Apr 10, 2019

Hamiltonian MCMC

5

min read

Hamiltonian MCMC

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A central problem arising in Bayesian probability concerns sampling from the posterior distribution.  In this two-part blog we'll discuss a dynamics-inspired twist on the classic Metropolis-Hastings algorithm, known as Hamiltonian Monte Carlo, for solving this and other difficult sampling problems.

We'll focus on understanding the basics of the algorithms as quickly as possible, including a discussion of the most important features with the aid of some animation.  This is a very rich topic and further reading can be found in the references.

The problem setting

Suppose we want to compute an expectation (an important quantity in probability).  The expectation of a function $f$ of a random variable might be difficult to calculate analytically as an integral.  In such cases it might therefore be much easier to approximate it by appealling to the law of large numbers and computing the empirical mean of a finite random sample instead:

$$E[f] = \int\Omega d\theta \, p(\theta) \, f(\theta) \approx \frac{1}{N} \sum{i=1}^N f(\theta^*_i)$$

where $\theta^_i \sim p$; i.e. $\theta^_i$ are drawn from a distribution having the probability density function (PDF) $p$.  This is the Monte Carlo method: we simulate a statistical sample and use this to estimate the population parameters of interest.  In the example above, $p$ might be the posterior distribution resulting from Bayes’ theorem, for example.

Sampling tends to become challenging quickly when we go beyond the simplest distributions, particularly in high dimensions.  Sampling methods vary from those based on acceptance and rejection, and simple transformations of variables (e.g. the Box-Muller transform for Gaussian sampling), through to more specialized techniques such as importance sampling and Markov chain Monte Carlo (MCMC).

Our goal here is to construct a Markov chain whose (long-term) realizations may be said to have been drawn from $p$, and pursue the Monte Carlo technique outlined above.

But first, let's begin with some background.

Markov chains and the Metropolis-Hastings algorithm

Markov chain basics

A discrete-time Markov chain is a sequence of random variables $(X_1, X_2, X_3, \ldots)$, usually representing the state of some system, characterized by the property:

$$P(X_{t+1}=x|X_t=xt, X{t-1}=x_{t-1}, \ldots, X_1=x1) = P(X{t+1}=x|X_t=x_t)$$.

That is, the realization of the next state in the sequence depends only on the current state and not on the past. (Note that $t$ doesn't necessarily have to stand for 'time' but can just be some abstract index.)

An example of a Markov chain is the one-dimensional random walk, where $X_t$ represents the position of the walker at discrete time points $t$, taking steps in either direction with fixed probabilities.

For the purpose of this discussion, suppose $X : \Omega \to S$ is a random variable mapping elements of the sample space, $\Omega$, to a countable set of states S.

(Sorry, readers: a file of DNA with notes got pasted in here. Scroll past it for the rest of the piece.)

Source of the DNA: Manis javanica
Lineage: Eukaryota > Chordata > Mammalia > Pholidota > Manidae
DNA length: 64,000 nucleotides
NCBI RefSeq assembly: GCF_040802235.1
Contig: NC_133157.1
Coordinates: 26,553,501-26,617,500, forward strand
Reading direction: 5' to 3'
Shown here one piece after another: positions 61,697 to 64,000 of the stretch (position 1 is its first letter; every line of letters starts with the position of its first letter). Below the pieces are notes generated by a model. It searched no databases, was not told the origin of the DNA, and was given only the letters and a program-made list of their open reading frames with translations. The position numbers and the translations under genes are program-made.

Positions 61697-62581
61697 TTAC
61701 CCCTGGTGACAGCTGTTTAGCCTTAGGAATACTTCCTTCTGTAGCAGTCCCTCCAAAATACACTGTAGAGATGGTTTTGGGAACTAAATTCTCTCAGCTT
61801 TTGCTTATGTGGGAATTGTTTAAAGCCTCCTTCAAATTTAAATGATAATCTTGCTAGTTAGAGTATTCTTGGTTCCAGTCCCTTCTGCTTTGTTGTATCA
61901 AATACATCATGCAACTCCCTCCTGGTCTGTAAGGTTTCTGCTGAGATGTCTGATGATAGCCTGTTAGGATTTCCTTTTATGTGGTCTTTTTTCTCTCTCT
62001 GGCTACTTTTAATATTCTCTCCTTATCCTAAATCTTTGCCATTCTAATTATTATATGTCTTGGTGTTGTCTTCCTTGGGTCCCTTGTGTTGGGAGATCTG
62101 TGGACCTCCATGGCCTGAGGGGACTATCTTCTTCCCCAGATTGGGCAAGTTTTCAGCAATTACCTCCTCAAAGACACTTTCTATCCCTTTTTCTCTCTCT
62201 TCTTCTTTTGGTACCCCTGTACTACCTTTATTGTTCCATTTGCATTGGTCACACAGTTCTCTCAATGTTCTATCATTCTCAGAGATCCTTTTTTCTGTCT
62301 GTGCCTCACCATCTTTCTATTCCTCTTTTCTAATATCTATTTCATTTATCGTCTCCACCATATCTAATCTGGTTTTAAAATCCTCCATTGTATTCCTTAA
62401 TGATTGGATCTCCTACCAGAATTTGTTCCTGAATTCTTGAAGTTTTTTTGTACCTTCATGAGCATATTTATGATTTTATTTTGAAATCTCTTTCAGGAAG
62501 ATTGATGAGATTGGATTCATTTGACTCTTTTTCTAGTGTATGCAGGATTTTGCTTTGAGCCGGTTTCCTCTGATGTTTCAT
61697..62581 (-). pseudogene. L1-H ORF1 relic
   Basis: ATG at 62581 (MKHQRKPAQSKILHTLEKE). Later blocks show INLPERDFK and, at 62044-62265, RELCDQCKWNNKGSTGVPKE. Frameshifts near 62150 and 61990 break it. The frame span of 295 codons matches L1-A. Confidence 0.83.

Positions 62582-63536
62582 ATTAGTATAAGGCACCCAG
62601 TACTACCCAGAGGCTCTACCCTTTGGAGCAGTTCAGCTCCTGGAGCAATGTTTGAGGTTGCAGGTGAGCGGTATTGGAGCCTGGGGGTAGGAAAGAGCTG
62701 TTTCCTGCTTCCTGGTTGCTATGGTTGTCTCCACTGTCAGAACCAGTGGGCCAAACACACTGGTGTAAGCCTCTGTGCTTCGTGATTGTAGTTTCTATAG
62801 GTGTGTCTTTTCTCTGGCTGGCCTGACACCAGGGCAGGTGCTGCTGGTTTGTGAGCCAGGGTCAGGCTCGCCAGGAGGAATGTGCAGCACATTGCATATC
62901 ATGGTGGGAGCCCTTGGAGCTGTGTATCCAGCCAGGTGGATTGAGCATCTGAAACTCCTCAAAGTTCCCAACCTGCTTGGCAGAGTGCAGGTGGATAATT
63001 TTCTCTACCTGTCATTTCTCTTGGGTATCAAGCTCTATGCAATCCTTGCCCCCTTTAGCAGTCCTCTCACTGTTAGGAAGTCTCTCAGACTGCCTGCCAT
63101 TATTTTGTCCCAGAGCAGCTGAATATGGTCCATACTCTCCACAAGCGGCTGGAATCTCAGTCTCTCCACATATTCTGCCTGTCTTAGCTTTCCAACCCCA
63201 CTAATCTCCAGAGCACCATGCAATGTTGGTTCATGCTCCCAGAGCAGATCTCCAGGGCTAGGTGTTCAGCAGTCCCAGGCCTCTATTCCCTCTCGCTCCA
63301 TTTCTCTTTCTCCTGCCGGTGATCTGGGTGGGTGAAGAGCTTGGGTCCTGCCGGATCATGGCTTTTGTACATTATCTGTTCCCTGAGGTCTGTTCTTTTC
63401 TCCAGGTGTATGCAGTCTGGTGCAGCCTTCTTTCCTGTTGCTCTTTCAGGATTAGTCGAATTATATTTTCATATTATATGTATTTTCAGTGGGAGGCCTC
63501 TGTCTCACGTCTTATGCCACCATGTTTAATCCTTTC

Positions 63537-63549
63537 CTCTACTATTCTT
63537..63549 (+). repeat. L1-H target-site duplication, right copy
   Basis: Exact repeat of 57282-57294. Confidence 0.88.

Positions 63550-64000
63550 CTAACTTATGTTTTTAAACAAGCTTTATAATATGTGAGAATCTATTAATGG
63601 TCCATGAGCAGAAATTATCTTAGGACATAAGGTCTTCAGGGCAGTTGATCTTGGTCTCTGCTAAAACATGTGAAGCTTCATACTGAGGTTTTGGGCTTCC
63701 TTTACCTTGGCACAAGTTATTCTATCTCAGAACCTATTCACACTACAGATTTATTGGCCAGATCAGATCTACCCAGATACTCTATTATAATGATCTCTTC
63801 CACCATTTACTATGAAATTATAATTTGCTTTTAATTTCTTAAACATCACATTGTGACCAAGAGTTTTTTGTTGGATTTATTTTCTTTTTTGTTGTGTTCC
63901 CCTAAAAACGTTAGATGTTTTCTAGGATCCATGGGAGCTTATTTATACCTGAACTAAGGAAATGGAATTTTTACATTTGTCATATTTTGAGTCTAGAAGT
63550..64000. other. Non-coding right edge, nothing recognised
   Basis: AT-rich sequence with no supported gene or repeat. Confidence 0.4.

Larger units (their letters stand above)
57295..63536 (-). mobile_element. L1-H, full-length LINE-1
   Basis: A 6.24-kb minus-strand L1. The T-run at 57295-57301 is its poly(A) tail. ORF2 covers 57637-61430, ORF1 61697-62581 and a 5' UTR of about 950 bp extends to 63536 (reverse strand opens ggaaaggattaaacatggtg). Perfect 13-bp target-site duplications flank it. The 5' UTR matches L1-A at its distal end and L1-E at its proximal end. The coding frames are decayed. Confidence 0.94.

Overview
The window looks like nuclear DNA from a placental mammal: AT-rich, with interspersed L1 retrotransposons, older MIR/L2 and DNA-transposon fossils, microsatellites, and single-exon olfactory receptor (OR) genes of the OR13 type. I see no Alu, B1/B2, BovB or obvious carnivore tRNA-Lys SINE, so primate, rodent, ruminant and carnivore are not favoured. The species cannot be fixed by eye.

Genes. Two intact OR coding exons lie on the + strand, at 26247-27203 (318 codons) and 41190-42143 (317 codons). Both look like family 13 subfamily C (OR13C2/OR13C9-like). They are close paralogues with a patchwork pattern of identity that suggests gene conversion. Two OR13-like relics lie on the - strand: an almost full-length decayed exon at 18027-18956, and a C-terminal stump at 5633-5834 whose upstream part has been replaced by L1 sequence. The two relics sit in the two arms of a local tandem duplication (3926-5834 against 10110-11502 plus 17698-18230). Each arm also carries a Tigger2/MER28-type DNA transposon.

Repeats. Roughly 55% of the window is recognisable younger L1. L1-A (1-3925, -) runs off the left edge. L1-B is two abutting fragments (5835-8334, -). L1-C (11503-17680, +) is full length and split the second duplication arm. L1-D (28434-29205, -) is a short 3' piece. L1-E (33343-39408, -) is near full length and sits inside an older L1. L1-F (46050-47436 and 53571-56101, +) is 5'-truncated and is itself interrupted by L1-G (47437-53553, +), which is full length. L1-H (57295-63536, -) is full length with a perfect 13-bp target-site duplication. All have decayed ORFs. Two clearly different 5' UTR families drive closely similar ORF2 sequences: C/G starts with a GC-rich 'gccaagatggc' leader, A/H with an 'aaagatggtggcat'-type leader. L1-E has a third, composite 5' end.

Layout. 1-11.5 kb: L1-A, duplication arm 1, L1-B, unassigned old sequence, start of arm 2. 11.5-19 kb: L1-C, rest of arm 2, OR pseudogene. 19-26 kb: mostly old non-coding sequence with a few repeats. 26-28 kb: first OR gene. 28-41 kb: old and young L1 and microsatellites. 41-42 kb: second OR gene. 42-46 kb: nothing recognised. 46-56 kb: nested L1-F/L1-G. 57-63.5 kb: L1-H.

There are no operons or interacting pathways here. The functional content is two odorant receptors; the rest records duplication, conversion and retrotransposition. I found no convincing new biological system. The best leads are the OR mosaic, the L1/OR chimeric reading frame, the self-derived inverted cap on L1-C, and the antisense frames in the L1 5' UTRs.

The probability $p{ij} = P(X{t+1}=j|X_t=i)$ is the transition probability from state $i$ to $j$.  In the case of homogeneous Markov chains, these transition probabilities are time-independent, and hence the same probabilities govern the evolution of the process over all time.

If the probability of being in state $i$ at time $t$ is $\pi(t)$ then the probability of being in state $j$ at time $t+1$ is:

$$\pij(t+1) = \sum{i \in S} \pii(t) \, p{ij}$$ (1)

A stationary distribution $\pi^$ is one that does not evolve in time.  That is $\pi^_j(t+1) = \pi^*_j(t)$ for all states $j$ and times $t$, which implies:

$$\sum_{i \in S} \pi^i \, p{ij} = \pi^_j$$

A stronger condition, known as detailed balance, is satisfied if there exists a distribution $\pi$ for which

$$\pii p{ij} = \pij p{ji}$$

for all states $i$ and $j$.  Summing over all states $i$ on both sides, we recover Eq. (1) and hence detailed balance implies the existence of a stationary distribution.

Although it is a stronger condition than we need, detailed balance will be more straightforward to show.

The Metropolis-Hastings algorithm

As outlined above, our goal is to sample from a distribution having pdf proportional to $f$. For this we can use the Metropolis-Hastings algorithm:

  1. initialize $x_0$;
  2. foreach iteration $t=0,1,2,\ldots$ do
  3. -- draw $x'$ from $g(x'|x_t)$;
  4. -- $\alpha(x',x_t) \leftarrow \min(1, f(x') g(x_t|x') / f(x_t) g(x'|x_t))$;
  5. -- draw $u$ uniformly from $[0,1]$;
  6. -- if $u\leq\alpha$ then $x_{t+1} \leftarrow x'$;
  7. -- else $x_{t+1} \leftarrow x_t$;
  8. end

We initialize a point $x0$.  At each step $t$ of the algorithm, a new point $x{t+1}$ is proposed with (conditional) probability distribution $g$, which should be easy to sample from.  For example, this might be drawn from a Gaussian distribution with mean $x_t$ and variance $\sigma^2$.  (The Metropolis algorithm is a special case of Metropolis-Hastings using a symmetric proposal distribution such as this.)

The proposed point is then accepted with probability $\alpha$, which depends on $x'$ and $x_t$, and the collection of accepted proposals should be distributed according to $f$ after a sufficient time.

Why does the Metropolis-Hastings algorithm work?

We see that the transition probability (for $x' \neq x_t$) is:

$$P(X_{t+1}=x’|X_t=x_t) = g(x’|x_t) \cdot \min\left(1, \frac{f(x’)}{f(x_t)} \, \frac{g(x_t|x')}{g(x'|x_t)}\right)$$,